And then, because it was raining and I was hungry again, I started walking towards the Central station.
According to the map I had, nearby was a cafe located in some covered passageway where they served grandmothers' favorite Belgian waffles. So I started looking for the Galeries Royales St-Hubert.
Everything from ground to ceiling was thought in its finest details. Statues and torsos were installed in niches in the walls. On each side there were clothing stores, shoe stores, bookstores, tea stores, ranging from popular to high end brands.
One of the parts of the Galeries gives access to the rue des Dominicains, a pedestrian street full of little restaurants.
And then, there it is, the famous little coffee shop and bar that serves what's supposedly the best Belgian waffle in Brussels.
There was a lot of people inside and outside. It took a while for the waiter to spot me and another while for my waffle to come. I asked for the traditional one, with just a light dusting of powdered sugar. It was light and warm, crispy outside and soft inside but not mushy.
After taking way too long to eat just a waffle (but the best waffle) I got up and started walking towards one of my favorite buildings, the Théâtre Royal de la Monnaie, an opera, dance, and concert venue.
The Place de la Monnaie is connected to Rue Neuve and rue des Frippiers, two pedestrian streets with a very large offer of beauty and clothing stores.
If there is one thing I have learned during my stay in Brussels it's the difference between the two types of waffles : Liégeoise and de Bruxelles. Gaufre de Bruxelles is basically the one I had at the cafe in the Galeries Royales St-Hubert, while the gaufre de Liège has a more rustic look to it with rough edges, like the ones served in this stand.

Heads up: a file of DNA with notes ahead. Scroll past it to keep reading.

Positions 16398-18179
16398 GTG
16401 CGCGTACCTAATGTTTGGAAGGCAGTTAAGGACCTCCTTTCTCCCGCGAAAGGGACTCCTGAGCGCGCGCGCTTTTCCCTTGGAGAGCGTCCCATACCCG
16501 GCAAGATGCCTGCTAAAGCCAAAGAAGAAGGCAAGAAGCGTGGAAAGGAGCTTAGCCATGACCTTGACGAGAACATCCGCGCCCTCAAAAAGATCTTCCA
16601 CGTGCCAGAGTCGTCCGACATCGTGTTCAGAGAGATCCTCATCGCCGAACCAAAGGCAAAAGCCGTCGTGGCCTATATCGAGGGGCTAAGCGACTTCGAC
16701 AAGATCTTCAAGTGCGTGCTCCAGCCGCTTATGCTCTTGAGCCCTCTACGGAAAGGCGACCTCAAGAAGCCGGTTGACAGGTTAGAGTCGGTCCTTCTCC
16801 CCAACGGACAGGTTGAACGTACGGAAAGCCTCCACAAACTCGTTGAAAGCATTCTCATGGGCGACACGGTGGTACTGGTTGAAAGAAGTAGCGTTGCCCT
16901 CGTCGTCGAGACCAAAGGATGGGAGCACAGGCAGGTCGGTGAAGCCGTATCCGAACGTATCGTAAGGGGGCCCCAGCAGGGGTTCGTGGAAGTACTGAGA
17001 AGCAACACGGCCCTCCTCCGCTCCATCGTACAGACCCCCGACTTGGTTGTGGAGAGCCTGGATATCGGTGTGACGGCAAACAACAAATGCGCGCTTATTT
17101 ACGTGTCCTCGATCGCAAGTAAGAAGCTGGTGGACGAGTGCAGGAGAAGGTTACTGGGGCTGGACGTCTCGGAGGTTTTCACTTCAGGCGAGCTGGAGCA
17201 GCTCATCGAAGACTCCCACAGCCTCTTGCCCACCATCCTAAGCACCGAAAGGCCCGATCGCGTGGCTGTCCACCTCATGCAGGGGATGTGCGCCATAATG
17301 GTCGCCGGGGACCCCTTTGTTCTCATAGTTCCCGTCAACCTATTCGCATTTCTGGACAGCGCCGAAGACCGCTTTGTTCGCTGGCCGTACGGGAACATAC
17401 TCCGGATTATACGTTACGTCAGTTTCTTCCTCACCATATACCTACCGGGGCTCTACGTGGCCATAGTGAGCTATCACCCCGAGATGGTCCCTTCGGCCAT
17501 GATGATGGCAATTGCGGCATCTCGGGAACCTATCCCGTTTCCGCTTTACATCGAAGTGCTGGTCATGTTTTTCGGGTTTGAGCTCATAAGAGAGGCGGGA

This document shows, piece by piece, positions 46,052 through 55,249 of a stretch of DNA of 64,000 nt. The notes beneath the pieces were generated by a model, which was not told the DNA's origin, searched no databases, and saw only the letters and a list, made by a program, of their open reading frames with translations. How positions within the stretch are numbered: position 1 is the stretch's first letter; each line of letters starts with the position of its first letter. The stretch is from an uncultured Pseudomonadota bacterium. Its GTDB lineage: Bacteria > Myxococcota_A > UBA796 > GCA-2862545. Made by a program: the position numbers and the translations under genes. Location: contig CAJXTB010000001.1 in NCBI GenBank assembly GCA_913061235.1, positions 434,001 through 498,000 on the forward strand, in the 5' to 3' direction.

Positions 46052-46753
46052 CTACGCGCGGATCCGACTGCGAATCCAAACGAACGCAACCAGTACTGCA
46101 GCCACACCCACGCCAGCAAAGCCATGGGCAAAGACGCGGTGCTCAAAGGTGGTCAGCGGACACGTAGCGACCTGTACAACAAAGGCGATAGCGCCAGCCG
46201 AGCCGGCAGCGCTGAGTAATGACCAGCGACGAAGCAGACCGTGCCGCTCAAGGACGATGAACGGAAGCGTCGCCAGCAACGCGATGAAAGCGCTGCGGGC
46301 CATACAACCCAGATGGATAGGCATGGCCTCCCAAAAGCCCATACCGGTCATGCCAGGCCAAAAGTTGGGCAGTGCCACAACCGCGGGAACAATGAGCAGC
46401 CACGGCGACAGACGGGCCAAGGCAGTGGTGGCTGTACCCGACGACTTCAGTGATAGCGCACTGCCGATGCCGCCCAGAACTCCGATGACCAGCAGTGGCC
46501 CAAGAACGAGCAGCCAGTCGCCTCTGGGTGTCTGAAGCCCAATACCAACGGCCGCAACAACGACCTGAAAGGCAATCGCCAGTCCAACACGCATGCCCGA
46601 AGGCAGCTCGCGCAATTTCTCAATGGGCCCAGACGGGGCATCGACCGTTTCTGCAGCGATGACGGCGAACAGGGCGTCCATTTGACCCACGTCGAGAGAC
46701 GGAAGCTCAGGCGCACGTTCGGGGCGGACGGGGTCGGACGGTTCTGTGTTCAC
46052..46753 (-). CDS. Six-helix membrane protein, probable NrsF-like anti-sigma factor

In both cases, real Belgian waffles are supposed to be made on the spot. If they are already made and they just heat it up in front of you it's because of the high demand from tourists. And everyone knows the bigger the quantities the lesser the quality and standards. Also, Belgian waffles are supposed to be served with only a dusting of powdered sugar. Not with a drizzle of Nutella, a mountain of whipped cream, bananas and strawberry. No. Just no.
Anyways. Since I had been out and walking all day I decided it was time to go back to my host's place. This, is near the subway station De Brouckère.
I realized I wasn't going the right way so I turned around to start walking towards boulevard Maurice Lemonnier and also to go to the grocery store to buy some beer and some food.
On my way there I came across another beautiful passageway.
And so that's it for today guys! I have taken more pictures and have seen many (way too many) other beautiful places and things (like the place Sainte-Catherine, totally worth it). I have met amazing people and have had a great time. I have managed to spend next to nothing by booking for my trip early and by not splurging on useless things. Honestly I think my trip to Brussels was one of the most pleasurable I have had. It's a city I would love to visit again, this time maybe with someone even though traveling alone has a lot of advantages.
Until next time!